This story was originally published by High Country News and is reproduced here as part of the Climate Desk collaboration.
The terms atmospheric river and bomb cyclone were not in my vocabulary until recently. During the first two weeks of 2023, however, the San Francisco Bay Area was deluged with a series of storms. I am a disabled person who depends on power to live. When I came home after four weeks in the ICU last summer, I was tethered to a feeding machine that pumps food into my stomach, as well as to a ventilator that’s attached to a hole in my throat, among numerous other devices. The stakes for potential harm during a power outage have exponentially increased. My anxiety, vulnerability, and fear are real.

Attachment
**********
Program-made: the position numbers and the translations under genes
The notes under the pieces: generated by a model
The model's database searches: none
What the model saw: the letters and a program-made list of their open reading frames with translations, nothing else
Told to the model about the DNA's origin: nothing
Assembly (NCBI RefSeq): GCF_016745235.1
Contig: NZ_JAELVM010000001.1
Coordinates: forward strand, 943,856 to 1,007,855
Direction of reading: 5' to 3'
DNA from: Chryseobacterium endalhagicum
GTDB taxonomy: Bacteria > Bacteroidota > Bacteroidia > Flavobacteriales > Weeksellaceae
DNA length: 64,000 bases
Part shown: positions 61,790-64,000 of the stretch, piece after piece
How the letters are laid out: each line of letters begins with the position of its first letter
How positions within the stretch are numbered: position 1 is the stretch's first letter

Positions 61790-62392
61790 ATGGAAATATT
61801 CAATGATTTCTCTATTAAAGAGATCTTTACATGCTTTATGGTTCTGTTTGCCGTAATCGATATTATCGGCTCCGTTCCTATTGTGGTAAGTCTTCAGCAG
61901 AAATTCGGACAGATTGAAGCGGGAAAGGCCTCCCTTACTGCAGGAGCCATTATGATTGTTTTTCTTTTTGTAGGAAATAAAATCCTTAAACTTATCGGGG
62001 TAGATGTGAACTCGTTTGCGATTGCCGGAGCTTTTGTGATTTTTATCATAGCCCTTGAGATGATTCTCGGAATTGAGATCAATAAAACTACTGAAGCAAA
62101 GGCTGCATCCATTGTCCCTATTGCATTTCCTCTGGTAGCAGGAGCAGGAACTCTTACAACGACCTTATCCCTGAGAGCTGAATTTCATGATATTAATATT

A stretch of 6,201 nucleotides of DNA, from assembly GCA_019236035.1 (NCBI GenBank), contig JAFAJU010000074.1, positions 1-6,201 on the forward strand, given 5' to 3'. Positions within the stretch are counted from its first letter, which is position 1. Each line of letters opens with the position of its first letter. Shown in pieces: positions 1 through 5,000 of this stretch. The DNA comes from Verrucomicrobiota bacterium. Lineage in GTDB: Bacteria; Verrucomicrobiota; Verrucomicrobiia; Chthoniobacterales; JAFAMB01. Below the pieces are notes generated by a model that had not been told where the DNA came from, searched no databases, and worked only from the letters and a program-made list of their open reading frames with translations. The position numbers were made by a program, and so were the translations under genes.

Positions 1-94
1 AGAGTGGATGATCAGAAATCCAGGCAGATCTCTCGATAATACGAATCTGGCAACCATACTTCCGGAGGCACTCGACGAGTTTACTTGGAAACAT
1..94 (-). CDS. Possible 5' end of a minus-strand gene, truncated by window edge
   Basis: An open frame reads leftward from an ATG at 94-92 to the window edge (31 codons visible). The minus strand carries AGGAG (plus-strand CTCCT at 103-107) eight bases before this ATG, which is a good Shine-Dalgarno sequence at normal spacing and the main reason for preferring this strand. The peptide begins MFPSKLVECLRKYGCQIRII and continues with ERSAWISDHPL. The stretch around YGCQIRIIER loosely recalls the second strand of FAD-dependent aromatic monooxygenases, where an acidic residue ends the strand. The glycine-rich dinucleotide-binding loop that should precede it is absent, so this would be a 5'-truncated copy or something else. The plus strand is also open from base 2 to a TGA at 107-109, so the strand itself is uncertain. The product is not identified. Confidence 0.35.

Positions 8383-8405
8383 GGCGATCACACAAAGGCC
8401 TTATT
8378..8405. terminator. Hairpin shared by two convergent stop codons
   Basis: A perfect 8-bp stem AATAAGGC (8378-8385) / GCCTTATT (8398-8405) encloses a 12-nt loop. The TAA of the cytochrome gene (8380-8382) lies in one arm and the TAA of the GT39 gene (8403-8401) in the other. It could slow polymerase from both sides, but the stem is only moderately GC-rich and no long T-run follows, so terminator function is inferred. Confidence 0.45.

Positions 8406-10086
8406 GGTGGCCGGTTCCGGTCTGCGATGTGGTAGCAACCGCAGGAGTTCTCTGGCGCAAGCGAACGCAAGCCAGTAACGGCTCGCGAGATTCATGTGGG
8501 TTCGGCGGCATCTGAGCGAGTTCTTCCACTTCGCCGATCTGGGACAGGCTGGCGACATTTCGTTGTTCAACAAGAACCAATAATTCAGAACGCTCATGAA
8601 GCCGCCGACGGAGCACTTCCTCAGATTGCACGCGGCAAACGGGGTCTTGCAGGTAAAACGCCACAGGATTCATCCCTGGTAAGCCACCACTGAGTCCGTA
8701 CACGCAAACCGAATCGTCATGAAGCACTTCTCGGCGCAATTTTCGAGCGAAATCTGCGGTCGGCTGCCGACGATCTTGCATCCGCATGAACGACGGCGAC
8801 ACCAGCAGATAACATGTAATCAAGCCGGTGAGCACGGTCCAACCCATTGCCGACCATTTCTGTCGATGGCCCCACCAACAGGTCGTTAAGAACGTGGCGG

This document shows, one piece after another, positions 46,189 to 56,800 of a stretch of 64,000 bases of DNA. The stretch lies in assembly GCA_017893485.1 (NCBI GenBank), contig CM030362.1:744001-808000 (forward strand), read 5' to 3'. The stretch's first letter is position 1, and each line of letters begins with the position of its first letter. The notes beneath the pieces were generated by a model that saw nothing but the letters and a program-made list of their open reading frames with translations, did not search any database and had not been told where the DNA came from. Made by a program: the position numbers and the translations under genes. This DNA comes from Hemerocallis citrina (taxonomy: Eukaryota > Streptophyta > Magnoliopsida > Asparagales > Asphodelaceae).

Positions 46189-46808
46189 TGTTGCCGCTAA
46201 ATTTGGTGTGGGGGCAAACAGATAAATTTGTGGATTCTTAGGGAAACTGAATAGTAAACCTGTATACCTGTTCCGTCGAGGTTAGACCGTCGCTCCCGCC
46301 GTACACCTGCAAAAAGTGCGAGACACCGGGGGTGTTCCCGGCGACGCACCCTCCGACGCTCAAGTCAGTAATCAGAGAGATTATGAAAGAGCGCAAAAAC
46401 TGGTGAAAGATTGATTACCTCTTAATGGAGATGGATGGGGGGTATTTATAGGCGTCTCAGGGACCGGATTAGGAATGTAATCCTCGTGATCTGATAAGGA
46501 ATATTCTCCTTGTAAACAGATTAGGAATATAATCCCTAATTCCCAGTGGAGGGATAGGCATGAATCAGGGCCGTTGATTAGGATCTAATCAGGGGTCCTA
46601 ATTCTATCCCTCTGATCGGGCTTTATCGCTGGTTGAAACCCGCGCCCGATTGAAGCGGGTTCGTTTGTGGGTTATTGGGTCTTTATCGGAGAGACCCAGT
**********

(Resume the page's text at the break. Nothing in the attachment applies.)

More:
Jan. 3, 2023, 10:44 p.m. Texted my caregivers on what to do if a power outage happens while I am in bed tomorrow night. Air mattress will deflate, and I will immediately need to be transferred into my wheelchair. I will need to use my backup electric batteries for medical devices such as my suction machine, since I need to suction hourly every day.
Jan. 4, 10 a.m. Mentally calculating how much battery life some of my machines need before needing to use my backup electric battery. My other devices do not have a built-in battery.
1 p.m. Bookmarked the link to Pacific Gas & Electric’s (PG&E) Outage Center, so I can look up all the outages by location and report one if it happens in my neighborhood.